Motorola considers cell phone biz spinoff

Company says it might consider busting into pieces to revive its ailing cell phone business. But is it the right move?

Maybe Carl Icahn was right about Motorola.

The company, which practically invented the cell phone market in the '80s, is considering spinning off its beleaguered handset business in an effort to revive the business, Motorola said Thursday.

In a press release, the company said it was considering a "structural realignment" to kick-start its mobile-device business, which has seen its global market share plunge to 12 percent from more than 20 percent market share a year ago. The main problem has been Motorola's inability to come up with new handsets to follow the once highly popular Razr.

Last week, the company told investors it would take longer than expected to turn around its troubled cell phone business. And it warned that revenue and market share would likely decline further in the first quarter.

Icahn, the activist investor who has been critical of Motorola's management for more than a year, has encouraged the company to break up, separating the handset division.

"For many months I have been publicly advocating the separation of Mobile Devices from Motorola's other business," he said in a statement. "And I am pleased to see that Motorola is finally exploring that proposal."

Icahn, who lost his bid to win a Motorola board seat last year, said Thursday he still plans to go through with yet another proxy fight this year to win board seats.

"We have previously informed Motorola that we expect to run a slate of directors for the upcoming annual meeting," he said. "And this announcement by Motorola will not deter us from that effort--we believe Motorola is finally moving in the right direction, but certainly still has a long way to go."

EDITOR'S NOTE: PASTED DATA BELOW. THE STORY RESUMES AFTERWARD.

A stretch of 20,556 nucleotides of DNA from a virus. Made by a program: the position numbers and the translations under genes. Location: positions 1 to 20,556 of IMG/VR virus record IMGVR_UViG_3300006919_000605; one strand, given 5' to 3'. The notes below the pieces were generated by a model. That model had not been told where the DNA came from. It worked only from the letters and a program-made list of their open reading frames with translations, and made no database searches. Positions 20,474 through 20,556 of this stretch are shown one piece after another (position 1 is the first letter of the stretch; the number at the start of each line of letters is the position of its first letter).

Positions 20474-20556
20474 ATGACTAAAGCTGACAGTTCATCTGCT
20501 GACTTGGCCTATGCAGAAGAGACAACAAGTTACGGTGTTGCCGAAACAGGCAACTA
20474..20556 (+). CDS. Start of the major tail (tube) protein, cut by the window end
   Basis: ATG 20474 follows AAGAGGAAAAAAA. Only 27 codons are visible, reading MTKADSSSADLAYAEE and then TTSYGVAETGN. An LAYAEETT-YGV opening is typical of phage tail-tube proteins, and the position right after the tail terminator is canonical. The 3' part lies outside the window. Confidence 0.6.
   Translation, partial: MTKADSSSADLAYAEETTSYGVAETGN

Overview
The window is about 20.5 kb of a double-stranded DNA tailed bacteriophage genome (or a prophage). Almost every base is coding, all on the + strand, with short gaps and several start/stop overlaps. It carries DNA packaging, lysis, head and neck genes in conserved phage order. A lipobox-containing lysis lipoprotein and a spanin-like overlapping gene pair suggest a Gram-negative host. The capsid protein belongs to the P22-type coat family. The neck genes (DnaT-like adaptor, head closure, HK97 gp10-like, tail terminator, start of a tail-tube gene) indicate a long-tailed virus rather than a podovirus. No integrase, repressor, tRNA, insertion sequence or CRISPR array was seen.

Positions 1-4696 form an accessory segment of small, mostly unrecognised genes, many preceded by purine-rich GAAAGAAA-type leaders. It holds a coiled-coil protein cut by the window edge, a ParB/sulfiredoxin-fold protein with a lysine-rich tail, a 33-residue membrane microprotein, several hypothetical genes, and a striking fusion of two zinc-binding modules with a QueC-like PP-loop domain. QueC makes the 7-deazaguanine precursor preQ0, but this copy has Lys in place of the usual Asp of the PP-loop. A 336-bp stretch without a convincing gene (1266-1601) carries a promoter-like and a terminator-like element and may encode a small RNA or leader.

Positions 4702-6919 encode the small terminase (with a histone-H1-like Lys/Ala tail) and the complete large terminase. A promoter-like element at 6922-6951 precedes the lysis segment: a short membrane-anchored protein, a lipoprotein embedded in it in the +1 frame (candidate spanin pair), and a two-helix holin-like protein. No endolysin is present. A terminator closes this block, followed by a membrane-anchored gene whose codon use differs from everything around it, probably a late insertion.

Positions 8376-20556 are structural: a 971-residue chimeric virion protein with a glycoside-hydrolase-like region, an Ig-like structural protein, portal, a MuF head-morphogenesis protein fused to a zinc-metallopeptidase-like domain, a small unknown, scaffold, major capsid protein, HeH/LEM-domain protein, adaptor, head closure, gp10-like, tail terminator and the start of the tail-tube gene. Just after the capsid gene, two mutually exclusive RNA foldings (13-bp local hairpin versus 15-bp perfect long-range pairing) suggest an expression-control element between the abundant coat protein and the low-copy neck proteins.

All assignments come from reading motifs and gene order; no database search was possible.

Wall Street reacted positively to the news of a possible split in the company and boosted Motorola's share price 10 percent to $12.65 in after-hours trading. But some industry analysts say that simply selling the handset division could be a bad idea for the company, which has spent billions of dollars over the past several years building its consumer brand.

"The question is if you sell off the handset business, what's left?" said Iain Gillott of iGillott Research. "It doesn't make sense for them to have spent so much money developing their consumer brand if they're going to use it to sell set-top boxes and emergency radios."

One-hit wonder?
Four years ago, Motorola struck gold with its popular ultrathin Razr, which launched in 2004. That product helped Motorola increase its market share from 15 percent to 23 percent by the end of 2006. But after the phone became available on all four major cellular networks in the U.S. and the company cut prices, its margins plummeted. Since then, Motorola hasn't found a high-end handset to replace the Razr and boost revenue and profit margins.

While the Razr franchise has been viewed as a tremendous success, executives have been criticized for allowing the product to become commoditized and for not coming up with another hit phone. The company's poor performance ultimately led to the ouster of CEO Ed Zander in November. He was replaced earlier this month with Greg Brown.

Meanwhile, Motorola has tried to revive its lineup of phones. In May it introduced several new products that added functionality such as 3G, or third-generation, network support and multimedia features. But most of the products were nothing more than souped-up versions of devices the company had already been selling.

The final straw seemed to come last week when the company reported an 84 percent decline in fourth-quarter profit, due mostly to sharp declines in its handset business.

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